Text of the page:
By Miles Moore, Senior Washington reporter
PHOENIX (July 31, 2015) — Goodyear must pay an Arizona family more than $2.74 million in damages and also tell plaintiffs in future cases how a federal judge found the tire maker had acted in bad faith in the case.
This was the determination of the U.S. Court of Appeals for the Ninth Circuit July 20, in Goodyear's appeal of a product liability case first filed in an Arizona federal court in 2005.
The district court did not abuse its discretion in finding that Goodyear acted in bad faith, or in awarding both monetary and non-monetary damages, wrote Ninth Circuit Judge Milan J. Smith Jr. in the majority opinion.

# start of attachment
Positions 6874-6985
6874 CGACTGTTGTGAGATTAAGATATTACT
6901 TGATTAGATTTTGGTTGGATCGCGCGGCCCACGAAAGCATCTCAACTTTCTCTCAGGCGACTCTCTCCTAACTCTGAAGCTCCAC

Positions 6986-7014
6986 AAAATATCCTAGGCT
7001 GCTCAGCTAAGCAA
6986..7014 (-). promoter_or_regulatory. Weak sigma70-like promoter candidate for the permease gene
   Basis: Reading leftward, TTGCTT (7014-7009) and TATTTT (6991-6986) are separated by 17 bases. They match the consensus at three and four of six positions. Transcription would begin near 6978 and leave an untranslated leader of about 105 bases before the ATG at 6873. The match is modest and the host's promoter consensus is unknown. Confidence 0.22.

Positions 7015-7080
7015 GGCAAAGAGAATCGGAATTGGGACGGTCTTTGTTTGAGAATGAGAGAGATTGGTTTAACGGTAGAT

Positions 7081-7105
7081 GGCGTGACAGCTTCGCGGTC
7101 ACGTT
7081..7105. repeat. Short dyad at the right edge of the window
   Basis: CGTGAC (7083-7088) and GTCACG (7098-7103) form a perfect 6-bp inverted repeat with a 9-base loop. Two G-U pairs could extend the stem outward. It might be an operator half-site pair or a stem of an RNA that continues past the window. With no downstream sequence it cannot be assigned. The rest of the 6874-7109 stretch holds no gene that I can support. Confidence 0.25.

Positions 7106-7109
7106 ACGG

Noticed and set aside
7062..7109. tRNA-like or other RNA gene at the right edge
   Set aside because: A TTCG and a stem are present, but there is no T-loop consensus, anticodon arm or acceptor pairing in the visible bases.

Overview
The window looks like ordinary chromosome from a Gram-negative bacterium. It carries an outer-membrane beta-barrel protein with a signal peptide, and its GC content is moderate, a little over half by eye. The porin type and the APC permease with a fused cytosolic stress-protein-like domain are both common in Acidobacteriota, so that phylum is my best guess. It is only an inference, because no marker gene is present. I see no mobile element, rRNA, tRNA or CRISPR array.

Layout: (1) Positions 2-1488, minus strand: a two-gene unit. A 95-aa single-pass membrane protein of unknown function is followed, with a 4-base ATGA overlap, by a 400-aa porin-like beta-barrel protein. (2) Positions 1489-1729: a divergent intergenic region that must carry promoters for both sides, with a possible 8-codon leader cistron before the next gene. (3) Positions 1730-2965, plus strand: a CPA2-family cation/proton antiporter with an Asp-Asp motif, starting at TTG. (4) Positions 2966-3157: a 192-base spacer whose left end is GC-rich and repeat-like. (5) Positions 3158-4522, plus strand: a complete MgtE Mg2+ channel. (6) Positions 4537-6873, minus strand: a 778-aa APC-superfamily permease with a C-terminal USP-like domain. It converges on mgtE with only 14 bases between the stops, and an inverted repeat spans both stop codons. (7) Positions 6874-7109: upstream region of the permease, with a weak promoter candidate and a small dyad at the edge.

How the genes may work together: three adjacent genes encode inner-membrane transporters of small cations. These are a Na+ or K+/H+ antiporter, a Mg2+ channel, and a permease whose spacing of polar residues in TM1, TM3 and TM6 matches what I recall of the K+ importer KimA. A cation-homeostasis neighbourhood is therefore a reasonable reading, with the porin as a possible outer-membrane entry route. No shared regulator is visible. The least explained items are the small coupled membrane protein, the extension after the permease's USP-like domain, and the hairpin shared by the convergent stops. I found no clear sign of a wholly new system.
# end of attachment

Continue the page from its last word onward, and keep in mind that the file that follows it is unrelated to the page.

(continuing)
“The district court's imposition of non-monetary sanctions against Goodyear was balanced, narrowly tailored and imposed no sanctions beyond what was necessary to remedy what the district court perceived as an ongoing problem in Goodyear's litigation,” Judge Smith wrote.
Judge Paul J. Watford dissented, agreeing with the majority on the allegations of misconduct against Goodyear, but said he would have vacated the monetary damages.
“The record did not establish a causal connection between the lawyer's misconduct and the jury's inability to reach a verdict,” Judge Watford wrote in his dissent. “The record in this case is similarly devoid of evidence establishing a causal link between Goodyear's misconduct and the fees awarded.”